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Born Oliver Mitchell in Logan, Utah, to John Leslie Mitchell and Esmah Badure Montrose. The Mitchells divorced, and Esmah Mitchell took her two sons to California, eventually arriving in San Francisco. At the age of six, Oliver and his brother Leslie, three years his elder, were hired by Walter M. Morosco (1846-1901) to perform in his acrobatic troup, the Royal Russian Circus, then a regular attraction at Woodward's Gardens, a popular San Francisco amusement park.
In 1899, Oliver Morosco moved to Los Angeles to begin his independent career as a theatrical impresario. He took over the lease on the troubled Burbank Theatre and soon made it a success with a series of stock companies and shows featuring the popular actors of the day. Such stars as Wilton Lackaye, Richard Bennett, Edgar Selwyn, and Margaret Illington appeared at the Burbank Theatre. A number of original plays were first mounted at the Burbank and later performed in New York City. These included "The Rose of the Rancho" by Richard Walton Tully, and actor-playwright Edgar Selwyn's "The Country Boy" and "The Arab."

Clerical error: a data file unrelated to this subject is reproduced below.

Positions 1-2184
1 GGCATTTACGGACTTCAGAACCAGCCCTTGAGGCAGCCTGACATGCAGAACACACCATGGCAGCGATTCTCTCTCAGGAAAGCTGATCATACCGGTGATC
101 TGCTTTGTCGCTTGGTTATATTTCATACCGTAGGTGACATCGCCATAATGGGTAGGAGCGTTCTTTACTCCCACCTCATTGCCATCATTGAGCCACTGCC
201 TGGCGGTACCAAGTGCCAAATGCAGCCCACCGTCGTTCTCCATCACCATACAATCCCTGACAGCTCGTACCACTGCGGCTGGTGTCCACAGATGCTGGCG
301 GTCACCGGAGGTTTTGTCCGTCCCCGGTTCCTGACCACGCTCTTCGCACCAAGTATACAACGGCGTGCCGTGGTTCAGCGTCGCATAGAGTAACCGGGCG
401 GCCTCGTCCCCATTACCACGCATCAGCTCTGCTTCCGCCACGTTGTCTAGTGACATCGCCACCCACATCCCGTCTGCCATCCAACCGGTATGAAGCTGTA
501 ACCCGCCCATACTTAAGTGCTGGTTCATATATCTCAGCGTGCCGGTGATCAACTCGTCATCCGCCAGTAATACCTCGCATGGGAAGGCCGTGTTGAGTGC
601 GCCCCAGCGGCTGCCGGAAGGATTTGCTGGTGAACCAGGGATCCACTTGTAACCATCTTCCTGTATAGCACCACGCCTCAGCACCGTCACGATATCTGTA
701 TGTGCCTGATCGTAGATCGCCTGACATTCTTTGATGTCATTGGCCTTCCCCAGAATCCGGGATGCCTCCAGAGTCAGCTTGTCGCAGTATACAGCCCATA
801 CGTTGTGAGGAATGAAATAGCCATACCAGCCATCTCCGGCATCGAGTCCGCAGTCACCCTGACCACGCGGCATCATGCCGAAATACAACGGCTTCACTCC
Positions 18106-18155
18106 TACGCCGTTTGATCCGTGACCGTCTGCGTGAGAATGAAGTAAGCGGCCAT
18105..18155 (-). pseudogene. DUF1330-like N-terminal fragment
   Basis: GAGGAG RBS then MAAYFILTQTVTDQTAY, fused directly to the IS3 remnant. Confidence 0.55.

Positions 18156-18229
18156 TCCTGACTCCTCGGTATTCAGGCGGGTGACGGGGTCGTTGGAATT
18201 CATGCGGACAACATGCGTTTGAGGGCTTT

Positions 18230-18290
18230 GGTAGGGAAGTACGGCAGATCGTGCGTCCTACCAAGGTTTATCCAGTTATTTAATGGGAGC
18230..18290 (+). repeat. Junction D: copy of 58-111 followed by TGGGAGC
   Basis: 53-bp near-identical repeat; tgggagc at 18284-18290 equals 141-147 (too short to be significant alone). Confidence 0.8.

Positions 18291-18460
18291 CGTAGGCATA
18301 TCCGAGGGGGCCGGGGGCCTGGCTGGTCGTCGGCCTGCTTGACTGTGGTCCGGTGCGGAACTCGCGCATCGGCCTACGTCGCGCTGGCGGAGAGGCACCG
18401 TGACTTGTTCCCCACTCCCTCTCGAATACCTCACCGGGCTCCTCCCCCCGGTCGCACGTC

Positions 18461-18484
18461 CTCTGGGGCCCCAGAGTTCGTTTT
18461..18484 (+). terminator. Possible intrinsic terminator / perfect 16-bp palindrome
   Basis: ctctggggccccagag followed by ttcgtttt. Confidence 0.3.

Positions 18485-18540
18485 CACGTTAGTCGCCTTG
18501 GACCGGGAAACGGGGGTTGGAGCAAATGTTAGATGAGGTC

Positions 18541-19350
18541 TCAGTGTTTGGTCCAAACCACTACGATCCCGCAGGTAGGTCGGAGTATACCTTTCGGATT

In 1908, Morosco became the lessee of the new Majestic Theatre on Broadway in Los Angeles, and in 1911 took over the former Los Angeles Theatre on Spring Street which had for several years been the Los Angeles home of the Orpheum Vaudeville Circuit, renaming it the Lyceum Theatre. He also entered into a partnership with the Belasco-Meyer interests of San Francisco to take over management of their theaters on the west coast, including the Belasco Theatre in Los Angeles, the Burbank's chief rival as a stock house. In 1913, he opened the Morosco Theatre on Broadway, the most luxurious theater yet built in Los Angeles.
In 1926 the once successful Morosco filed for bankruptcy, his fortune lost in part due to a large speculative purchase of land in California where he planned to create a development called "Morosco Town".
At the age of 69, Morosco was struck and killed by a streetcar in Hollywood. He had been married four times and was the father of Walter Morosco the film producer.
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